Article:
Editor’s Note: This is the fifth installment of a multi-part series on specific and interesting aspects of W32.Downadup.
The ability of a threat to widely replicate often depends on its algorithm of finding other computers on the Internet, which are represented by an IP address. Downadup uses a variety of techniques to scan for new machines in order to maximize its infection abilities and at the same time minimize the chance of being noticed on a host.
Brute-force network scanning can cause noticeable slowdowns and network issues on the infected machine. Downadup attempts to limit its impact in two ways. Firstly, the worm contacts two well known websites and calculates the computer’s average bandwidth, then uses this value to configure how many simultaneous remote procedure call (RPC) exploit scans are allowed at one time. Secondly, a pause—between 100 milliseconds and two seconds—is taken after each scan, depending on the type of scan and if the computer is currently being used. (Downadup checks active usage by determining if a keystroke was made in the previous five minutes.)
Downadup attempts four different scans that are repeated in an infinite loop. It scans for machines on the same subnet; machines it has successfully infected previously; machines nearby those already infected; and randomly selected machines.
First, Downadup sequentially scans all the IPs in the same subnet of the infected machine, starting from the first IP in the subnet. This can include multiple subnets for multi-homed machines (machines with more than one IP address).
Next, Downadup attempts to exploit previously infected machines. This serves two purposes—one, to re-infect machines that may have been cleaned up and two, to initiate the peer-to-peer (P2P) communication channel to receive payload files (as described in the blog article Downadup: Peer-to-Peer Payload Distribution). The worm only remembers the last 100 successfully infected machines.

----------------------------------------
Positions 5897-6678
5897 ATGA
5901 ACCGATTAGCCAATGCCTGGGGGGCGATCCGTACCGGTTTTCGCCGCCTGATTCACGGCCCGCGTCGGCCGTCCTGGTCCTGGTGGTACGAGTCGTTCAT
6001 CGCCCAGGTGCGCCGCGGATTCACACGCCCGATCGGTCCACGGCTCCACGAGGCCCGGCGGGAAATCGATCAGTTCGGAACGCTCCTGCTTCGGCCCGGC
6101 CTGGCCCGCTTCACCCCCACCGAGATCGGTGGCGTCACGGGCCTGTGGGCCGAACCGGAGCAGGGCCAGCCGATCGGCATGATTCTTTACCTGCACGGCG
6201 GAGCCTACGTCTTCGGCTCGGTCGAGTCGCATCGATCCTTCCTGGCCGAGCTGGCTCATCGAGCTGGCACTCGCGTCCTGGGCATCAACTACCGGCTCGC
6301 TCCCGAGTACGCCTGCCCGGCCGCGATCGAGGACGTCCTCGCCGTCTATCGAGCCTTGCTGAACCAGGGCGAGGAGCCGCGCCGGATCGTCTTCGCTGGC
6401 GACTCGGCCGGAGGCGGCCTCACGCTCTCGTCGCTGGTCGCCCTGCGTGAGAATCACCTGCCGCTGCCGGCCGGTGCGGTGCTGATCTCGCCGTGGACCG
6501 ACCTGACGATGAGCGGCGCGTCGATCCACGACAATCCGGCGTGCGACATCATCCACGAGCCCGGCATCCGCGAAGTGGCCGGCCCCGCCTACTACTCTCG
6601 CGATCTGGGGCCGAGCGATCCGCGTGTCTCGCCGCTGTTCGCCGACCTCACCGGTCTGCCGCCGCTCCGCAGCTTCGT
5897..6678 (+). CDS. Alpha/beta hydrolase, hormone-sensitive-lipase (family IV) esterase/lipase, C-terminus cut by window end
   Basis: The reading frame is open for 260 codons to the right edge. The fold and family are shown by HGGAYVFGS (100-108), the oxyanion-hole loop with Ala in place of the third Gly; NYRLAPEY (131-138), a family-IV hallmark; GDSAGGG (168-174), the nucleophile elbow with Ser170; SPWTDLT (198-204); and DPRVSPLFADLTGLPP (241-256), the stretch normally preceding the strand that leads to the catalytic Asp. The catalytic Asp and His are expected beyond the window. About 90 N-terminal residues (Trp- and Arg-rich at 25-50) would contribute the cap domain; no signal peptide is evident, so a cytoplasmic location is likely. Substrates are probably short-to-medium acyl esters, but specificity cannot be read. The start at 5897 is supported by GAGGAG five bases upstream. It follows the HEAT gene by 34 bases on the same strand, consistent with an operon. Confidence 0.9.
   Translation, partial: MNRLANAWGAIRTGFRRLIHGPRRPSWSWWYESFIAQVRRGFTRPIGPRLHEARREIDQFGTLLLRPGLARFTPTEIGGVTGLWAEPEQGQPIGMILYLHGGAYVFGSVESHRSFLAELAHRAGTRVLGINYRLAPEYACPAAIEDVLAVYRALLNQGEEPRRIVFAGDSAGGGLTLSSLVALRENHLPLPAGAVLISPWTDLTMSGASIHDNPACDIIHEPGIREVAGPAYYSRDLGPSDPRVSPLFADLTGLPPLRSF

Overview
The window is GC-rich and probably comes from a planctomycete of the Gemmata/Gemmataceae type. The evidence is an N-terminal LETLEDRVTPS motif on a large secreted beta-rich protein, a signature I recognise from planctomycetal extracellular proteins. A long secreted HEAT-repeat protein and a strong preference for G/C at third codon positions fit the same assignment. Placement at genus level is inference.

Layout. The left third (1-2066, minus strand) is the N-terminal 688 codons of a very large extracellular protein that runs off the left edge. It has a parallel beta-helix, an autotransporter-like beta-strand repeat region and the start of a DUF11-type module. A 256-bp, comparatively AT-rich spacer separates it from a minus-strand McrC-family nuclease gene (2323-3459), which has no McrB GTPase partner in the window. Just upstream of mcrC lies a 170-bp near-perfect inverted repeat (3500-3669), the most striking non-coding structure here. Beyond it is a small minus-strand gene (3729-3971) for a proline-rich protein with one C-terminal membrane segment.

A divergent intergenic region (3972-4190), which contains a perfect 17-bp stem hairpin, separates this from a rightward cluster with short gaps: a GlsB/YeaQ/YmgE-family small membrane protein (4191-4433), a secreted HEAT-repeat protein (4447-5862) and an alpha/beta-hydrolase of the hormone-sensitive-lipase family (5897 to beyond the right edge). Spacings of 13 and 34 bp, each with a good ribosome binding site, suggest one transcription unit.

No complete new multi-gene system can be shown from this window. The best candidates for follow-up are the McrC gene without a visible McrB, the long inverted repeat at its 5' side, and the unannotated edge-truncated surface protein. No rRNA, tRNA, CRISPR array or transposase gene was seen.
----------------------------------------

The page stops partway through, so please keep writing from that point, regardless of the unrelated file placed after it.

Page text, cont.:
Then, Downadup begins generating random IP addresses to attack. In addition to what is likely a bug rather than a feature in the random generation routine, certain IP addresses are ruled out, therefore potentially limiting certain networks from being attacked. Downadup is only able to generate approximately a quarter of the four billion possible IP addresses, which limits its ability to reach certain IP addresses via the RPC exploit.
Finally, in parallel, Downadup will also scan machines near other machines that were successfully exploited. For each exploited machine, Downadup scans the class C-sized (/24) block of the IP address and the previous ten class C-sized (/24) blocks. For example, if the successfully exploited machine is 184.108.40.206, Downadup will scan the range 220.127.116.11 to 18.104.22.168.
Further, Downadup doesn’t scan every IP address in the calculated ranges. For example, invalid IP ranges such as 127.x.x.x or 169.254.x.x. are skipped. But more importantly, Downadup carries a large blacklist of IP ranges that belong to security vendors. A snippet of the list is show below.
By not attempting to exploit security vendors, Downadup potentially avoids honeypot systems. This blacklist is also used to reject back-connect attempts as well, preventing security vendors from contacting infected hosts and gaining payload files.
Downadup will then refresh the list of IP addresses configured on the local machine. If any have changed since any of the related scans started, the scans will be terminated because the exploit is designed to connect back to the previously configured IP address.
Knowing what IP address to connect back to raises another issue for Downadup. With many home users behind wireless routers, firewalls, and using network address translation (NAT), many infected machines are normally not contactable from external machines. Downadup goes to great lengths to bypass these issues. We’ll investigate these techniques in a future blog article in this W32.Downadup series.